The 1619 Project
The 1619 Project is The New York Times Magazine’s award-winning reframing of American history that placed slavery and its continuing legacy at the center of our national narrative. The project, which was initially launched in August of 2019, offered a revealing new origin story for the United States, one that helped explain not only the persistence of anti-Black racism and inequality in American life today, but also the roots of so much of what makes the country unique.
Henry Johnson: A Tale of Courage
One of Albany’s greatest war heroes, Sgt. Henry Johnson, has a monument in Albany’s Henry Johnson Park and Washington Park. Henry Johnson was an African American U.S. Army soldier who fought heroically in the 369th Infantry Regiment, called the Harlem Hellfighters, in World War I. His heroic actions were recognized by the French with a Croix de guerre. Johnson was awarded the Medal of Honor by President Barack Obama posthumously in 2015. Learn more about Sgt. Henry Johnson by downloading a free copy of a “Medal of Honor: Henry Johnson” graphic novel from the Association of the United States Army or by tuning into WMHT’s documentary on the local hero.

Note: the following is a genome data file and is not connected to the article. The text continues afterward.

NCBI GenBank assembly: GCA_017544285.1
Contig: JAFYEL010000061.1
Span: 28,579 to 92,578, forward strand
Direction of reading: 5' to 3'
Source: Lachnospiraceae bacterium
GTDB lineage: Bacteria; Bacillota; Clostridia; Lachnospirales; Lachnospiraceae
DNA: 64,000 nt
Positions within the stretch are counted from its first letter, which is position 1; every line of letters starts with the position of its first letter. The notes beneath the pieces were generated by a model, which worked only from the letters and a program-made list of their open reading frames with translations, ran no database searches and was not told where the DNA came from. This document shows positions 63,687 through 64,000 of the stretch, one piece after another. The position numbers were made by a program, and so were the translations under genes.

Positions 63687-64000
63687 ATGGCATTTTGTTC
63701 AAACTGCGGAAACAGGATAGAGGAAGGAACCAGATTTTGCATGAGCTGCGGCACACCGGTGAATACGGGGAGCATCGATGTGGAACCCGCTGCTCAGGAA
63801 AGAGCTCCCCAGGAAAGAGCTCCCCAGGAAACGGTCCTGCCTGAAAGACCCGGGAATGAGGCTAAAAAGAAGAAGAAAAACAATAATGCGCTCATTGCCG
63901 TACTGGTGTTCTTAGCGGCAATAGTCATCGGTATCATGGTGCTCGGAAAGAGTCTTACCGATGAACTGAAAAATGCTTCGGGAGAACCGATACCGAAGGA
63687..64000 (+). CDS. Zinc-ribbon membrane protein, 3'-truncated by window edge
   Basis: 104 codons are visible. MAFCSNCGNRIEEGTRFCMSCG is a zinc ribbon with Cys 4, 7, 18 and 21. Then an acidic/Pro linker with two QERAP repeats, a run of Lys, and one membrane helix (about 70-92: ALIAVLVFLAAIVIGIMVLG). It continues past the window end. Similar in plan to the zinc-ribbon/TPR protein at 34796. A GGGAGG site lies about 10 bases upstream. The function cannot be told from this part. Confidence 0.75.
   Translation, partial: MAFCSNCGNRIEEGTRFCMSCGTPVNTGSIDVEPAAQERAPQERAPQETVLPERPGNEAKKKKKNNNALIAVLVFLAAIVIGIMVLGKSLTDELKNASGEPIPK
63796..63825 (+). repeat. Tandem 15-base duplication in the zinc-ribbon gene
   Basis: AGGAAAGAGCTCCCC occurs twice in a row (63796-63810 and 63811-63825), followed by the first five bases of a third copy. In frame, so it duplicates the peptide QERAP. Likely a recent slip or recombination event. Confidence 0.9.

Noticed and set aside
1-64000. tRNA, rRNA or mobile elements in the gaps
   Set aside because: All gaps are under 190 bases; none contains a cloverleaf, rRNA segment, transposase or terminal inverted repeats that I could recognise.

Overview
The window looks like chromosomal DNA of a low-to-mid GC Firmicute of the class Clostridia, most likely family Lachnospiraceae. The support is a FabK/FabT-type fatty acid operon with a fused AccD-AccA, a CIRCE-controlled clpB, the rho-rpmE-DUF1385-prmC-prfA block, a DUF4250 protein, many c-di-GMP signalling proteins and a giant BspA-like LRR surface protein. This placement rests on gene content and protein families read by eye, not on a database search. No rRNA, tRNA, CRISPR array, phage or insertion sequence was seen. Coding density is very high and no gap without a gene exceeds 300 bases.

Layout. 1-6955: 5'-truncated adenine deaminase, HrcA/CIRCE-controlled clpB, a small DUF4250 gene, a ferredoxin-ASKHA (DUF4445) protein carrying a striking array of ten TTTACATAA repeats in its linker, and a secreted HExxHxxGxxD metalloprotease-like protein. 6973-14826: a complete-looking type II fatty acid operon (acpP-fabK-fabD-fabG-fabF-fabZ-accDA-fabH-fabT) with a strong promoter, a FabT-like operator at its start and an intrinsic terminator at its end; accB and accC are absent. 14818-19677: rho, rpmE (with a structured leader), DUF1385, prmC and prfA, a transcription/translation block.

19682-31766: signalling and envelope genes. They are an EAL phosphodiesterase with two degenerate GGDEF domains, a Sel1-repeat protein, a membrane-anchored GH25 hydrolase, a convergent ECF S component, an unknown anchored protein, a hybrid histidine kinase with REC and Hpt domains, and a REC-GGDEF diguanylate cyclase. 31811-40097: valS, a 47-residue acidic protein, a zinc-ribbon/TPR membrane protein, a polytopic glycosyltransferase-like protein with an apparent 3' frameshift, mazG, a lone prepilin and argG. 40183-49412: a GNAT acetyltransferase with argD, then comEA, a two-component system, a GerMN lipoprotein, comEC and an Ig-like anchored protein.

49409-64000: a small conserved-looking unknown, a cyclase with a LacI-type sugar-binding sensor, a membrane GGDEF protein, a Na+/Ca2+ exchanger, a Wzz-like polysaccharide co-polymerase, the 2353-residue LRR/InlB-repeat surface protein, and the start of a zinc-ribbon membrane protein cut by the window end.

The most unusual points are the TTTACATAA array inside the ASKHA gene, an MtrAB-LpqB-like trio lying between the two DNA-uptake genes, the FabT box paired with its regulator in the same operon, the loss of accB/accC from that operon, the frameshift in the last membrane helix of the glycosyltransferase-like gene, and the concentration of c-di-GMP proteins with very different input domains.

New York State Museum’s African American History Artifacts
The New York State Museum’s Chief Curator of History Dr. Jennifer Lemak showcased some of the artifacts in the Museum’s collection that relate to African American history in New York State. The video is available on YouTube to watch at your leisure.
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